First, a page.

Then you ask what she thinks would be reasonable rules. That it’s normal for you to worry if she’s out late and that it’s not unreasonable that she texts or checks in or whatever. What is reasonable? What compromise can you both accept. You too need to be reasonable. MAYBE the best you can get is that she texts you if she won’t be home by midnight and/or again in the morning if she’s not back.
I think it’s also fine to establish rules on chores, expectations, and interaction. This is what I expect from you – this is what you can expect from me.
The way you describe some of her behaviors… In what scenario do you think her negative behavior will do the least damage. Like if she hurls horrible insults to get a result (your words!):
at a part-time job where her boss could fire her on the spot if she behaved that way and the biggest issue might be that instead of working at a grocery-store she needs to wait tables…
at her first "real" job where she doesn’t get past the trial period (I hire people. At about the 2-month mark we monitor how people are interacting and how they fit. I have fired people for being socially disruptive…)
at her future job where her behaviors prevent promotions or place her on the top of the list when it comes to laying people off.
at her future job were interacting with patients/clients is required
If your daughter has time to party without worrying about grades then she has time to work. What that might help her with is taking that step from being a child swaddled in cotton into a young woman that has to monitor hours and interact with others. All my kids did part-time jobs during college/uni and none of them dropped grades due to it. They all had a healthy social life too (including drinking and partying and doing the stoopid things we all did at that age)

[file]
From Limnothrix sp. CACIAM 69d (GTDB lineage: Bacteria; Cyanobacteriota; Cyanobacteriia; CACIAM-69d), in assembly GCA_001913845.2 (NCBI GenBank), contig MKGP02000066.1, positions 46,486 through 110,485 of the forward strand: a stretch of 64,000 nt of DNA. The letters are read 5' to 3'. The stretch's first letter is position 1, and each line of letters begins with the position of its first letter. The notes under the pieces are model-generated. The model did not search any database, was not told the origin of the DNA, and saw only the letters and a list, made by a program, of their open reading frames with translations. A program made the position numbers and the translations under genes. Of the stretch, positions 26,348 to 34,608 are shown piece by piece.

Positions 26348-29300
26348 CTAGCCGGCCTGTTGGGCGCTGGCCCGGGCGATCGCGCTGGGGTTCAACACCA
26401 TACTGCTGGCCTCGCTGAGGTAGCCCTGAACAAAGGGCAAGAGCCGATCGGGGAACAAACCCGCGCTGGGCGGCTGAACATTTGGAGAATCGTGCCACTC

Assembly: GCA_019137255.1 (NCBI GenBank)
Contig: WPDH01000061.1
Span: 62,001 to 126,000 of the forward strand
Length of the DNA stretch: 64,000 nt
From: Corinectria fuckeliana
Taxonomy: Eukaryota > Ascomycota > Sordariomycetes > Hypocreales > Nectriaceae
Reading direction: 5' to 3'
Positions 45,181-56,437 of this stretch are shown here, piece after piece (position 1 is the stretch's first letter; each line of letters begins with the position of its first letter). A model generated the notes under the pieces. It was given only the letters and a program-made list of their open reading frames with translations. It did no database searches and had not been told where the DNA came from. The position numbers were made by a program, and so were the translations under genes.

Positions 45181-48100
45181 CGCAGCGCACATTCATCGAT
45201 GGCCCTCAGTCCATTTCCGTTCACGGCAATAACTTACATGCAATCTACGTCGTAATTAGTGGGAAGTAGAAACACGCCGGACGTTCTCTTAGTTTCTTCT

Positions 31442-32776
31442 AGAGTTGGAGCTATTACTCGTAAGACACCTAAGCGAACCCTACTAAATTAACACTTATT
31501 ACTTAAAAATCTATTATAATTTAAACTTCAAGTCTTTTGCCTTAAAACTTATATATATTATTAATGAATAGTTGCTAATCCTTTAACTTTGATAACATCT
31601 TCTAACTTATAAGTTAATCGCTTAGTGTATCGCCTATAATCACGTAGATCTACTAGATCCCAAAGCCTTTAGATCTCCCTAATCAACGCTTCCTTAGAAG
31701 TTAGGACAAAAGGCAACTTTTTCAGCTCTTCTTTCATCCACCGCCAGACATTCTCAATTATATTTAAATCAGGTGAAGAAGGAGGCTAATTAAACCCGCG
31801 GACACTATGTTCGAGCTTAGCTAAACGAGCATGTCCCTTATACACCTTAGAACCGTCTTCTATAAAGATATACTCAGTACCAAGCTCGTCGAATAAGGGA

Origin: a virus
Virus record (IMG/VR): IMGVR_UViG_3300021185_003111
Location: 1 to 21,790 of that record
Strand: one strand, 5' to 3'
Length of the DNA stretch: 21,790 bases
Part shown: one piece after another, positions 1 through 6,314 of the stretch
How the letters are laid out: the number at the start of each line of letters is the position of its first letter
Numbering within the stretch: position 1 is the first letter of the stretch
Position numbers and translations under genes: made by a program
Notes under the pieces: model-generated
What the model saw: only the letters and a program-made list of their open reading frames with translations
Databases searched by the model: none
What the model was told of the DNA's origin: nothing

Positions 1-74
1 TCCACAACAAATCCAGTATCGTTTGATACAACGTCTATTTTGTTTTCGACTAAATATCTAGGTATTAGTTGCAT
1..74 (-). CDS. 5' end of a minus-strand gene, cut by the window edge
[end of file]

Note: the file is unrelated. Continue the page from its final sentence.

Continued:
I think it’s also worth it to talk about this enabling her to possibly finish her degree with the minimum of student debt or even none. I’m fortunate to live close to a uni where my youngest is doing his degree at and our contribution to him is the fees, free housing and food, access to a beater-car. He works about 16 hours every other weekend and that pays for his out-of-pocket needs and gas. He will finish his degree with no debt, giving him a big head-start considering the average student-debt in his field is about 60k. Think back to when you were 23-35 and try to recall if you had the money to pay your bills, mortgage, start a family AND your student loans.
And like N_MSB my kids could call me any time of day for a ride home or they could tell a cabby that the fare would be paid by their dad once they got home if they didn’t have cash. The only time I got really angry – like RAGING angry – with my daughter was when she accepted a ride home one night with some guys. Turned out to be real gentlemen and just drove her home but…
Wanted to add:
I interact with a lot of HR people and HR managers. I have heard stories about how they get phone-calls from the moms of 22-25 year old employees with degrees explaining why little sensitive Guido can’t work long hours, can’t handle the pressure of working in groups, can’t be expected to be there by 8 in the morning or why he didn’t get the promotion… whatever.
At 23 Guido better be able to deal with the Real World!
[This message edited by Bigger at 12:04 PM, Friday, October 15th]